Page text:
• Customer contacts you later on to buy from you

Or it could be streamlined:

  • Customer knows what they want and are looking for your website to answer it
  • Customer sees the steps to buy from you (either contact for a quote or better pricing)
  • Customer buys from you on the spot

The critical thing to consider is the different paths buyers will take, and ensuring that (while setting up those paths) you don’t add duplicate content to your website.

Here’s an example:

Illustration of Fantastic User Flow

I’m going to review Xero, a small business accounting software.

I’ll walk you through you the experience of a user that typed in “small business accounting software:”

Look at how their website hits the four items I mentioned earlier:

  • Answer the customer’s query – Front and center on the page, you know you’re looking at a small business accounting solution —a simple one! They answer a pain point and show that you’re in the right place, all at once.
  • Provide information on how you solve these issues – There is a button to play a quick commercial showing how their software solves issues for small businesses.
  • Provide the customer a way to buy or contact you – In the screenshot above, you notice there are two clear calls to action. Starting either of those will sign you up for a trial.
  • Thank the customer and send follow ups – Xero follows up with their users multiple times during the trial, assigns a rep, and holds your hand through the process.

Xero’s website also has different flows for other keywords, such as a partnership program for accountants or small business owners who are looking for a software to track their expenses.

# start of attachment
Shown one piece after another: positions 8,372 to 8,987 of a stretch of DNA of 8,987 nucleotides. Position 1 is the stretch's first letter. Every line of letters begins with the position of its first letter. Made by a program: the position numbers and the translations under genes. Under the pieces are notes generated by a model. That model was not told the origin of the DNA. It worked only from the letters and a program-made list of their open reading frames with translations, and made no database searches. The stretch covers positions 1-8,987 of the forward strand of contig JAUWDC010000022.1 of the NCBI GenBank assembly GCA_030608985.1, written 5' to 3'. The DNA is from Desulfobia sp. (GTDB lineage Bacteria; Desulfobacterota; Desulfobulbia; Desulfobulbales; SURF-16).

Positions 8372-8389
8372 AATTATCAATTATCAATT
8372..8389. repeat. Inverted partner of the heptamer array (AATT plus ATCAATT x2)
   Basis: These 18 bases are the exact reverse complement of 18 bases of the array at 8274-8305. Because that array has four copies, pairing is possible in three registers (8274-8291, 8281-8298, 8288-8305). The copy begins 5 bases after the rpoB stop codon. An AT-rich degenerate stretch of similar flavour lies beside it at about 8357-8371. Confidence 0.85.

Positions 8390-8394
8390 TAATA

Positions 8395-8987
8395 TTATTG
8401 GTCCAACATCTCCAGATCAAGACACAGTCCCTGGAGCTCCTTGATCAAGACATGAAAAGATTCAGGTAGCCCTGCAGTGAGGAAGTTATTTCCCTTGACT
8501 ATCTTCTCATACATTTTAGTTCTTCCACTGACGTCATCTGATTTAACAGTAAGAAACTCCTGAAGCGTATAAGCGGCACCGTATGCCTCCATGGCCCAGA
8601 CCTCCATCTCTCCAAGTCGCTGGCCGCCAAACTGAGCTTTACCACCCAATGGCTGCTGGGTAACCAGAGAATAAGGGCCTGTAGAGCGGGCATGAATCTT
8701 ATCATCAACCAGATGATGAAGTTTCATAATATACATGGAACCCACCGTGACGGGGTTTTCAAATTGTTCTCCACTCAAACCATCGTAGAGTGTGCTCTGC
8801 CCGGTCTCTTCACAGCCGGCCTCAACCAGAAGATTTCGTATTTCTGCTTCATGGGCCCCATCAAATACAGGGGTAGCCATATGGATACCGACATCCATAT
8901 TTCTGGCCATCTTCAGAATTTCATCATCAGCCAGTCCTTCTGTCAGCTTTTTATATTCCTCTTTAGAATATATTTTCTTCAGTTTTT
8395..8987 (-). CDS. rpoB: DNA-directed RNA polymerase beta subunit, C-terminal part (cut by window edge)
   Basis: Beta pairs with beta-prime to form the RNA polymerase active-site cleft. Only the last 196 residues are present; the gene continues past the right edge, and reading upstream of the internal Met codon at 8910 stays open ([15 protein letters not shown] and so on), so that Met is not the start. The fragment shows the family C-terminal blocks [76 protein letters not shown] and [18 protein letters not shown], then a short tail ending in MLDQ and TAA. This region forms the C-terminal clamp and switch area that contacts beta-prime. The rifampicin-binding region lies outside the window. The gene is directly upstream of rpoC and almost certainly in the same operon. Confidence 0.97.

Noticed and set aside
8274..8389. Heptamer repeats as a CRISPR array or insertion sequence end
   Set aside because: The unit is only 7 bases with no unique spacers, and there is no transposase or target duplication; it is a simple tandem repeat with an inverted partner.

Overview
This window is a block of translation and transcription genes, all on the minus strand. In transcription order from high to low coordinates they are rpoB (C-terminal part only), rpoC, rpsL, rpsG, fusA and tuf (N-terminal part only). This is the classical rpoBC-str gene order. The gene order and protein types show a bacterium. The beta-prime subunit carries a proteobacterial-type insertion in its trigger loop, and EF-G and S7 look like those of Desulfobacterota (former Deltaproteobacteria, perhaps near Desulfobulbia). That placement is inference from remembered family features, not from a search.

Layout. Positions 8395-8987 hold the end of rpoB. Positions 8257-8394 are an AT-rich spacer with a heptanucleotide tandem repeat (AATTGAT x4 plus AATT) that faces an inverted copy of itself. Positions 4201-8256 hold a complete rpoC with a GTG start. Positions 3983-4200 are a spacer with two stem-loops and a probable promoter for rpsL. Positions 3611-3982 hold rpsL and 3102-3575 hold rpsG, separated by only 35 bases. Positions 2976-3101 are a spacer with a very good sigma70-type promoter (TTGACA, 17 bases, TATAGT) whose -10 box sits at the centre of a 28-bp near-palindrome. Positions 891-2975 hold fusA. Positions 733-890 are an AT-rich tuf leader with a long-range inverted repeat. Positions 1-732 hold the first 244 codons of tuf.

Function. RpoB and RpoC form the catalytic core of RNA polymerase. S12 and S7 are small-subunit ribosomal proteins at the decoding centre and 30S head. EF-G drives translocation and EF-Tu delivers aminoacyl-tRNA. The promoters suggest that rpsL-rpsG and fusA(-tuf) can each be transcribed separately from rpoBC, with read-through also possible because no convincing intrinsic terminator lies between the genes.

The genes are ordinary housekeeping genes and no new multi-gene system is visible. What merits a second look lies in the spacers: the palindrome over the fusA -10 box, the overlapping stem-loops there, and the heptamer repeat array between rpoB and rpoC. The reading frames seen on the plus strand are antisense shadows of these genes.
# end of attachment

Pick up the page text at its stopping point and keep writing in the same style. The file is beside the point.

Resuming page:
Xero has set up a path for all their major keywords (“small business accounting,” “record and claim expenses” and “accounting or bookkeeping partner”). Xero has distinct paths for customers who need more education (watching videos) or are ready to get their hands dirty (a free trial).

How Do We Map Out the Website Architecture?

The basics of your website structure should be written out in a flow chart or easy to use guide to the content on your website. I’ve been known to use a chart program like Lucid Charts, or a standard program like Microsoft Excel.

I’ll break up a blueprint into “Main Pages,” “Supporting Pages,” and “Comments.” After all of the pages are outlined, I’ll add notes to how supporting pages are utilized to strengthen the main pages. Using the Xero example, they used supporting pages that contained demo videos and specific parts of the software to back up the main pages for “small business accounting software.”

The flow of the website always starts with the foundation goals and the most simplistic path a user can take to reach that goal. The more steps you make buyers take to “hunt around” for information, the more likely they are to leave your website and return to Google (or whatever platform they use to find companies like yours) to find a more user-friendly website to complete their purchase (most likely, your competitor’s website).